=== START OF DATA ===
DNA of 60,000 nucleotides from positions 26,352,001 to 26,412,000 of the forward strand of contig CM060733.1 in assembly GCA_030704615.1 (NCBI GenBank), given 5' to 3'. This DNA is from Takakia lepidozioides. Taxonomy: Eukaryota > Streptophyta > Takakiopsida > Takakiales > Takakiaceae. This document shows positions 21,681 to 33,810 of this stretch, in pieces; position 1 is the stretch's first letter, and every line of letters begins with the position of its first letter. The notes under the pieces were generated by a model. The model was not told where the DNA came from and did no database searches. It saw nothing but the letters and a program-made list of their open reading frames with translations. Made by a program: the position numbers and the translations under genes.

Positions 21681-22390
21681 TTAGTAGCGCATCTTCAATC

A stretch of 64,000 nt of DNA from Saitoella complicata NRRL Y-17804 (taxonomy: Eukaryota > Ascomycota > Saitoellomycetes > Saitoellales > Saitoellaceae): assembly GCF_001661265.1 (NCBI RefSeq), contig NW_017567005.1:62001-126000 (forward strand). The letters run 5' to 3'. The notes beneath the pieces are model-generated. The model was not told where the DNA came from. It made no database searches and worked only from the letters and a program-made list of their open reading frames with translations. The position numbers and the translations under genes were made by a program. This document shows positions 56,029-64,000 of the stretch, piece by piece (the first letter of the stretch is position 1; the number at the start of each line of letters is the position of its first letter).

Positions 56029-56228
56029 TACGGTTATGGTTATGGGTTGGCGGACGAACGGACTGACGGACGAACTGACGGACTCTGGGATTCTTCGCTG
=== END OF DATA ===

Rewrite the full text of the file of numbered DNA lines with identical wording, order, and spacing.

DNA of 60,000 nucleotides from positions 26,352,001 to 26,412,000 of the forward strand of contig CM060733.1 in assembly GCA_030704615.1 (NCBI GenBank), given 5' to 3'. This DNA is from Takakia lepidozioides. Taxonomy: Eukaryota > Streptophyta > Takakiopsida > Takakiales > Takakiaceae. This document shows positions 21,681 to 33,810 of this stretch, in pieces; position 1 is the stretch's first letter, and every line of letters begins with the position of its first letter. The notes under the pieces were generated by a model. The model was not told where the DNA came from and did no database searches. It saw nothing but the letters and a program-made list of their open reading frames with translations. Made by a program: the position numbers and the translations under genes.

Positions 21681-22390
21681 TTAGTAGCGCATCTTCAATC

A stretch of 64,000 nt of DNA from Saitoella complicata NRRL Y-17804 (taxonomy: Eukaryota > Ascomycota > Saitoellomycetes > Saitoellales > Saitoellaceae): assembly GCF_001661265.1 (NCBI RefSeq), contig NW_017567005.1:62001-126000 (forward strand). The letters run 5' to 3'. The notes beneath the pieces are model-generated. The model was not told where the DNA came from. It made no database searches and worked only from the letters and a program-made list of their open reading frames with translations. The position numbers and the translations under genes were made by a program. This document shows positions 56,029-64,000 of the stretch, piece by piece (the first letter of the stretch is position 1; the number at the start of each line of letters is the position of its first letter).

Positions 56029-56228
56029 TACGGTTATGGTTATGGGTTGGCGGACGAACGGACTGACGGACGAACTGACGGACTCTGGGATTCTTCGCTG